If one thing has dominated the premières at this year’s Proms, it’s the presence of the concerto; thus far, we’ve heard no fewer than six (Dalbavie, Carter, Holloway, Holt, Larcher and Aperghis), with more coming in the days ahead. Monday’s Prom brought yet another concerto into being, Kevin Volans‘ Piano Concerto No. 3, performed by Barry Douglas with the BBC Symphony Orchestra, conducted by Thomas Dausgaard.
The opening few minutes give a clear indication of what lies ahead, the piano presenting a stabbing ostinato that immediately infects the orchestra, responding in glittering accented chords. The piano then dissolves into a fluid, grace note-strewn passage, bringing proceedings briefly to a halt; starting up again, the sections of the orchestra now take turns to predominate. This is the essence of the piece, and also its unifying aspect, since Volans is not concerned here with conventional notions of material development. He has very different ideas, and indeed, his working method—each day to continue where he’d left off, making no amendments to previous work—is audibly etched into the grain of the music. It neither develops nor evolves; in a sense, it unfolds, but even this doesn’t quite fit; perhaps all one can say is that it just happens, swiftly passing from idea to idea with only the barest of constants. There are occasions when Volans allows himself to revisit earlier material, but for the most part, this concerto is a flight of fancy, restlessly keen to press on, with barely a glance behind.
As one might expect from Volans, the work is nicely vague, stylistically speaking, and the overall manner it projects—characterised by a constant return to phrases that hammer out repeated notes and chords—which in lesser hands might just become emptily extroverted, is fascinatingly inscrutable: is the piece playful or pugilistic? heartfelt or calculated? loosely-spun or tightly-wound? is it a discourse or just a game?—indeed, is it all of these things? Volans’ resistance to pin the music down or seek to define it (still less, to explore some programmatic concept), is one of its chief successes; it provokes our curiosity and keeps us guessing. And it also succeeds in a way that might sound like a criticism: not everything we hear is vital, not every note counts—by which i certainly don’t mean parts could or should be cut from the piece, but rather that Volans has the chutzpah to put material down and just see how it sits, without feeling the compulsion to trim off any ‘fat’. This is most audible in the concerto’s lengthy, halting central episode, where one practically witnesses Volans trying out different ways forward, without simply presenting the ‘right’ one. It’s brave to afford oneself this kind of honest spontaneity, and the fact the material works itself out as convincingly as it does, is not so much a demonstration of an innate sense of direction than of Volans’ confidence to continue, regardless of whatever uncertainties may worry the music’s surface.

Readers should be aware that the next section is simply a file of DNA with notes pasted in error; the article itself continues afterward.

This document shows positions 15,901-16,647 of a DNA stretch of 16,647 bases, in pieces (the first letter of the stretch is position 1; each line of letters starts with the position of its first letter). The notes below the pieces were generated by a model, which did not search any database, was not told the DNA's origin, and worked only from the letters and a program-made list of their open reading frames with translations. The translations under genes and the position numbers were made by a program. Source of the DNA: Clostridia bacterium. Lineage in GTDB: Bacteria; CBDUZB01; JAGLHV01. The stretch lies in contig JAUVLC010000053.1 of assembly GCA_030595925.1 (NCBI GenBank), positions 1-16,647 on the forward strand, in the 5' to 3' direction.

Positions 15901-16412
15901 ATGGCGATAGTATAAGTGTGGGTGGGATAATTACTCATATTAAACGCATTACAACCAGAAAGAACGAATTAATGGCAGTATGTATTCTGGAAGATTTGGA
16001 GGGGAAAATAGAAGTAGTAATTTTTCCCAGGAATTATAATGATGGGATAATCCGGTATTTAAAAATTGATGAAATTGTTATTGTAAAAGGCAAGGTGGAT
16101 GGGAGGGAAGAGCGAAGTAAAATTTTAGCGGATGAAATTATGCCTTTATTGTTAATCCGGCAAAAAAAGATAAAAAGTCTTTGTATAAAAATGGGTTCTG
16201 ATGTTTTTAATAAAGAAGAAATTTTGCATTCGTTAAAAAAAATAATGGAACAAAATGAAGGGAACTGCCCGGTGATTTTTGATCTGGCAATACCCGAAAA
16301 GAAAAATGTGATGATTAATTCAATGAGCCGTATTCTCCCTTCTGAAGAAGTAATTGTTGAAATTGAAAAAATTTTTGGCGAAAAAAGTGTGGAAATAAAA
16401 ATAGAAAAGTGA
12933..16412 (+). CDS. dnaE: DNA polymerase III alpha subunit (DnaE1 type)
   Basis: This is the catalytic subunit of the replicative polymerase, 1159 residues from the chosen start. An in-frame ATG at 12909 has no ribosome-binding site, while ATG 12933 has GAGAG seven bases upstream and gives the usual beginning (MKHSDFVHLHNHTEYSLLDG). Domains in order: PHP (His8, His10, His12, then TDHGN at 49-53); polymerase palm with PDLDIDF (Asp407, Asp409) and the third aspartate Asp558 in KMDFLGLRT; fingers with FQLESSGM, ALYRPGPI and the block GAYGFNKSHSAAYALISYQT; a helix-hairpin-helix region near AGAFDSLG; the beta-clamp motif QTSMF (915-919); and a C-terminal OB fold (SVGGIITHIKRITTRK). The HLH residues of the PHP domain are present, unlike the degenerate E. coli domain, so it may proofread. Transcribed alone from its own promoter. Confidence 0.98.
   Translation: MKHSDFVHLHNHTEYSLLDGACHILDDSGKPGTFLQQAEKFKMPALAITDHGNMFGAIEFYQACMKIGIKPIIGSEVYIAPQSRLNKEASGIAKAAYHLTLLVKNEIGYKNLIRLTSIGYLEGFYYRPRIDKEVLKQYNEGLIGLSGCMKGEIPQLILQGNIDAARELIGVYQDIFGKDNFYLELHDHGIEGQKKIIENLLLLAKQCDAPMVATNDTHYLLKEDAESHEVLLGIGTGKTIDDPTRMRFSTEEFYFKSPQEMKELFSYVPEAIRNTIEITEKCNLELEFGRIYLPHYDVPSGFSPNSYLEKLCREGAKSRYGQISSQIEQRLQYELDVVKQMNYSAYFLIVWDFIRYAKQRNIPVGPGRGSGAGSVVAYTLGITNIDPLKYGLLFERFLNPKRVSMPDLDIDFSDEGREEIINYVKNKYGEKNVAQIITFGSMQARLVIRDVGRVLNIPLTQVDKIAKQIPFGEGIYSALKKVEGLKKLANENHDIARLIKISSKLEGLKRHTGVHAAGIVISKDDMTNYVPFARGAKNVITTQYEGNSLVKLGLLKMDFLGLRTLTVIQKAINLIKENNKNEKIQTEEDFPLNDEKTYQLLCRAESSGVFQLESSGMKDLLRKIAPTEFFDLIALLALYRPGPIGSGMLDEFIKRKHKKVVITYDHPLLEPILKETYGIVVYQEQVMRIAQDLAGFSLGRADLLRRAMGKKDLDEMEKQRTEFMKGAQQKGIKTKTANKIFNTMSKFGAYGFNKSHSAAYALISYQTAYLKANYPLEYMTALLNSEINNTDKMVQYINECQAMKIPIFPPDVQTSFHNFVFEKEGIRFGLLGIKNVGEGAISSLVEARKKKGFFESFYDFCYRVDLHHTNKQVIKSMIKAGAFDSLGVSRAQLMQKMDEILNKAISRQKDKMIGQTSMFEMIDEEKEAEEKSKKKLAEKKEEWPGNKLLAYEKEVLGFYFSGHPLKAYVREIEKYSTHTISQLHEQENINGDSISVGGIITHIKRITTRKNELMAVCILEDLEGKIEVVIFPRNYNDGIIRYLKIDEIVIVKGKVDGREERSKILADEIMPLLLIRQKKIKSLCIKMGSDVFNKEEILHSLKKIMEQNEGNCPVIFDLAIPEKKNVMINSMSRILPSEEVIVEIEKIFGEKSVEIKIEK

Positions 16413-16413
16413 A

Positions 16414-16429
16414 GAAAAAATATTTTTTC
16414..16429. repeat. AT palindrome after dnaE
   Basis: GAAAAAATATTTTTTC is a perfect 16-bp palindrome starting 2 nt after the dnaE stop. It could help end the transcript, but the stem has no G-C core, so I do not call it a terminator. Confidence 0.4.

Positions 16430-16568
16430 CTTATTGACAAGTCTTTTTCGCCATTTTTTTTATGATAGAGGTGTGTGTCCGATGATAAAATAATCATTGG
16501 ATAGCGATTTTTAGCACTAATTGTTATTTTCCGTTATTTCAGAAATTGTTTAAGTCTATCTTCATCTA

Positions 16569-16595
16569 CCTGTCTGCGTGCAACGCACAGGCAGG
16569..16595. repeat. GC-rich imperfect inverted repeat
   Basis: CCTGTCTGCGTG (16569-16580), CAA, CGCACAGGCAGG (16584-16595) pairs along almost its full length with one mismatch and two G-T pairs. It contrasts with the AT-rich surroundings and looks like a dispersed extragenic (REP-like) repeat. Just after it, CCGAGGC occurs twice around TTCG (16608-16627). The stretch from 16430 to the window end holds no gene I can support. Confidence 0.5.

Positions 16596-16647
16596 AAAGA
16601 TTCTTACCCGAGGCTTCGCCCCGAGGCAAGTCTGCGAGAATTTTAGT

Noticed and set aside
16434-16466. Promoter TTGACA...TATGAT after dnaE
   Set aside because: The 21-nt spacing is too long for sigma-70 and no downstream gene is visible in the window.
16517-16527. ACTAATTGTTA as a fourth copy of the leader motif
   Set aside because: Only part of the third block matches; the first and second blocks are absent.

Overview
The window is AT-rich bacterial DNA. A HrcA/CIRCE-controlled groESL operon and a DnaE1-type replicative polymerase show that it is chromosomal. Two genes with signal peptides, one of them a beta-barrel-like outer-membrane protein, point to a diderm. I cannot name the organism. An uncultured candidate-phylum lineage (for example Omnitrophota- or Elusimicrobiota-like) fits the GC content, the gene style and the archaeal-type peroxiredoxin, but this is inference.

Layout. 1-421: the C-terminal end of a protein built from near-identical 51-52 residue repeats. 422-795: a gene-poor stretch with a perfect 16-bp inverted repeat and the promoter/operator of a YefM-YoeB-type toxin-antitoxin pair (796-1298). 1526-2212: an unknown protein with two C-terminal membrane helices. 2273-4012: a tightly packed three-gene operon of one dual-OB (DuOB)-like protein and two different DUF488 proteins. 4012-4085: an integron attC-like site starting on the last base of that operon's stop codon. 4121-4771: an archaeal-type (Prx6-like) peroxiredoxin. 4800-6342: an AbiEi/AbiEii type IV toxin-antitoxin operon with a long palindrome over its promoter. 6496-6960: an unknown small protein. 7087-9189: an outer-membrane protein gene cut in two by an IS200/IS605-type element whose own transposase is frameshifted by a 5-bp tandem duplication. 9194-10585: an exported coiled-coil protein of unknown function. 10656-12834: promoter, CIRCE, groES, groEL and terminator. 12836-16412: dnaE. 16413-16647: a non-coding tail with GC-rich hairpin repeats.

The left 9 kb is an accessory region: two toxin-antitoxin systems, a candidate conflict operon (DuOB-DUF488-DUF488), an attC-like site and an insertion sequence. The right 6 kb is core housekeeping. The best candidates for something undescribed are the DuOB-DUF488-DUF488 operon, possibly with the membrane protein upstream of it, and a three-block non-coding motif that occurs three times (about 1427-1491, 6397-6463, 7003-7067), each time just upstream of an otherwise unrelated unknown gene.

As a compositional attitude, it’s admirable, but the price one pays for that attitude is music that’s not necessarily terribly memorable. For some, that will matter, but to approach this concerto on its own terms (as one should at least try to do) is, i think, simply to trust it while it’s happening, and take from it what you will. There’s invention in bucketloads, and there’s confusion too, lots of it. i, for one, would much prefer to come away from a piece scratching my head than nodding sagely.